process_partition_done table is created which will act as our third partition for the master table process_partition , but before it can start accepting data with DONE status, we need to ATTACH this table with master table.
ALTER TABLE process_partition ATTACH PARTITION process_partition_done FOR VALUES IN ('DONE');
Now, process_partition_done is attached master table and it’ll accept the rows with DONE status.
ALTER TABLE <table_name> ATTACH_PARTITION <partition_table_name> give us the capability to add partitions dynamically. This partition table can be with/without data.
Let’s insert some data into master table process_partition , such that all partitions and sub-partitions have data.
INSERT INTO process_partition (name, status, created_year) VALUES ('OPEN process', 'OPEN', 2018),
('OPEN process', 'OPEN', 2019),
('OPEN process', 'OPEN', 2020),
('IN_PROGRESS process', 'IN_PROGRESS', 2018),
('IN_PROGRESS process', 'IN_PROGRESS', 2019),
('IN_PROGRESS process', 'IN_PROGRESS', 2020),
('DONE process', 'DONE', 2018),
('DONE process', 'DONE', 2019),
('DONE process', 'DONE', 2020);
Above data will be split into OPEN and IN_PROGRESS partitions and in sub-partitions based on created_year for status DONE.
When we issue,EXPLAIN SELECT * FROM process_partition, we find that there’s no mention of process_partition_done, instead all sub-partitions of this partition are mentioned.
This is because when we create partition of any table then data is only held by the partition tables and not the master table. We can confirm this by checking the result of the following query: select * from only process_partition_done.
Also, we can reference each sub- partition of process_partition_done directly because PRIMARY_KEY of process_partition has (id, status, created_year). If we only give status='DONE' then we’ll have to scan all the 3 sub partitions but as we add a filter on created_year then it’ll directly point to only one sub- partition.
We observe that, when we use both status and created_year to filter the results then directly one of the sub-partitions can be referenced to fetch the results.
Let’s come back to our original question, why process_partition_done does not appear in query plan of query SELECT * FROM process_partition . As data of partition process_partition_done is contained in the sub-partitions and also PRIMARY_KEY of master table already includes all the columns to directly access sub-partition’s data, that’s why it looks like a flat hierarchy instead of 2 level hierarchy.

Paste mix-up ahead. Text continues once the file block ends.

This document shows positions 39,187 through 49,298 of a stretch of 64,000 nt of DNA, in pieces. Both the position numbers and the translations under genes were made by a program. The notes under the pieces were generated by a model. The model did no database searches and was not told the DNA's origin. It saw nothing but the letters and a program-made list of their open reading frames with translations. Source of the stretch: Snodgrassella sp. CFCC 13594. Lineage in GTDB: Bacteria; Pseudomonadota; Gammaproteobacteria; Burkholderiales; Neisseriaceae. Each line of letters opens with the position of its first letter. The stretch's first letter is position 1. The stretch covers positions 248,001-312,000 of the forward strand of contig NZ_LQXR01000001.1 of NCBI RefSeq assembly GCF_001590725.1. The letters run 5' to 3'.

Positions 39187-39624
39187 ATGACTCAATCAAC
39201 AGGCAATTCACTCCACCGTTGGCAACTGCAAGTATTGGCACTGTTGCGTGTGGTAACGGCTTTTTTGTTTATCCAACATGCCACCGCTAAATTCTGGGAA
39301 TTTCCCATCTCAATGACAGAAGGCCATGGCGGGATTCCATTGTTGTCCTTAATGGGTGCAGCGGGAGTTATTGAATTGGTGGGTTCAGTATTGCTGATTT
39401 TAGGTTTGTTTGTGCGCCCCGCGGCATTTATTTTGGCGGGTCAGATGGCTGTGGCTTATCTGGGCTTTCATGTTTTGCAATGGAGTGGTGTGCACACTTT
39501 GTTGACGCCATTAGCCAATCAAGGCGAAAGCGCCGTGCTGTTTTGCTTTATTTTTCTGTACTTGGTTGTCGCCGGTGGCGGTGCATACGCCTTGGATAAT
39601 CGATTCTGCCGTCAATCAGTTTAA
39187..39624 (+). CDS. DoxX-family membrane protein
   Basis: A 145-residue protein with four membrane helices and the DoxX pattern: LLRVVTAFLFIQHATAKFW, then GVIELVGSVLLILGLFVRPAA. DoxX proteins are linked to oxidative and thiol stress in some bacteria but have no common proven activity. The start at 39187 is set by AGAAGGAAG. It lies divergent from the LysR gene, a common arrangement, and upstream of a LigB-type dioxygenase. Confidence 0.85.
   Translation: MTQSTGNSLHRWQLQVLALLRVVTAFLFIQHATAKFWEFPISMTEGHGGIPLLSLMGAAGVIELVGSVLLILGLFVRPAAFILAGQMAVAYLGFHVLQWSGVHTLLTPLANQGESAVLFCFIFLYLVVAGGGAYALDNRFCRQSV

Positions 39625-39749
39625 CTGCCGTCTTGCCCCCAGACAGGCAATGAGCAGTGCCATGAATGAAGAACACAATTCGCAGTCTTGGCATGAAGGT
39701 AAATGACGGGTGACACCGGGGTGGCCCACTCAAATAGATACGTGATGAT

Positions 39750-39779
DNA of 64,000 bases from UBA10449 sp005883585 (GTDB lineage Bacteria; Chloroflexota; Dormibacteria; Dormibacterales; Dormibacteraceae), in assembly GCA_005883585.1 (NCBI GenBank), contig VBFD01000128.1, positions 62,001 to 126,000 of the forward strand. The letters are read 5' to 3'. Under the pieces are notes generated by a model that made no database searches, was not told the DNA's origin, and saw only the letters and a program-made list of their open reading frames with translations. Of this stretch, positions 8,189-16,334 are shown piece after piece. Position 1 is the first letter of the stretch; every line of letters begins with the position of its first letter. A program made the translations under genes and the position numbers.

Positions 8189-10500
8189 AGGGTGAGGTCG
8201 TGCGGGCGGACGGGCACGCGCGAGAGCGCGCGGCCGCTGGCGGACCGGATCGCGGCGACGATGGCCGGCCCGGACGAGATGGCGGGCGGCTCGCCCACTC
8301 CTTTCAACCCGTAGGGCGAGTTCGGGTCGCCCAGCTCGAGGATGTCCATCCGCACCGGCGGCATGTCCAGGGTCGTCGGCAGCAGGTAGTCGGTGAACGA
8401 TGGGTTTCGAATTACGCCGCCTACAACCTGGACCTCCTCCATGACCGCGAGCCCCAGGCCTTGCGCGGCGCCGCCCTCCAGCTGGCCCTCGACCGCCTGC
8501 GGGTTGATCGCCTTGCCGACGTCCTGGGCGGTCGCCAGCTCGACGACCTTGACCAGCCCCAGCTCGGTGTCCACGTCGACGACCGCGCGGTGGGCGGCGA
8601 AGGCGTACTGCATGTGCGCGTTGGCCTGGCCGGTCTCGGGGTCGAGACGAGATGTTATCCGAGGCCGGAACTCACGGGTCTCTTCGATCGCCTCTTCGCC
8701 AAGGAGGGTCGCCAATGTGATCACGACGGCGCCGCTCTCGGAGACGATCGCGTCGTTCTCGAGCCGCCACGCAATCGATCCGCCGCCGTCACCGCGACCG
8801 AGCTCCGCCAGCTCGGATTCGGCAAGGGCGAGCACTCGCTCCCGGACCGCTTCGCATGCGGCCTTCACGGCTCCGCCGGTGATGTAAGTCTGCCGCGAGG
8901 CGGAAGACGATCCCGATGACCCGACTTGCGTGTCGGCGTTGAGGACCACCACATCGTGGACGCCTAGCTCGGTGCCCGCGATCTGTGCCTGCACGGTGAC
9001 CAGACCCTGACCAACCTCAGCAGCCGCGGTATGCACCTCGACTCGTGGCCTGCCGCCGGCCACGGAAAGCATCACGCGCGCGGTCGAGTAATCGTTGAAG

We have done sub-partitioning successfully.
Sometimes you will come across a scenario in which you want to query without partitioning key, that means you need to scan whole table instead you might want to ignore some obsolete data.
Seems like Postgres has a solution for it!
Now, let’s remove sub-partition which contains data for 2018. How does it help?
By doing so we can detach the unused old data which will increase our query performance as it’ll have to scan less data.
Let’s see how we can detach partition:
ALTER TABLE process_partition_done DETACH PARTITION process_partition_done_2018;
After detaching the partition if we explain and also execute query SELECT * FROM process_partition , we’ll notice that process_partition_done_2018 doesn’t show up in the query plan and also its data is not available (id = 7 doesn’t show up in the results).
If we still wish to query the detached partition table we can still directly access the table SELECT * FROM process_partition_done_2018 . However, this data won’t be available under process_partition master table. Later, if we again want to do some operations on the old data, then we can directly do it on process_partition_done_2018 table or again re-attach it any time as a partition to master table and use it.
ALTER TABLE process_partition_done ATTACH PARTITION process_partition_done_2018 FOR VALUES IN (2018);
After re-attaching the partition, things will start working as before. Just to verify it, let’s try inserting data in this partition.
INSERT INTO process_partition(name, status, created_year) VALUES('DONE process after detach', 'DONE', 2018);
I think flexibility that Postgres provides can help us tackle different scenarios. We can segregate data based on partition and also attach/detach partitions dynamically which can help us to optimise the query performance.
That’s it !!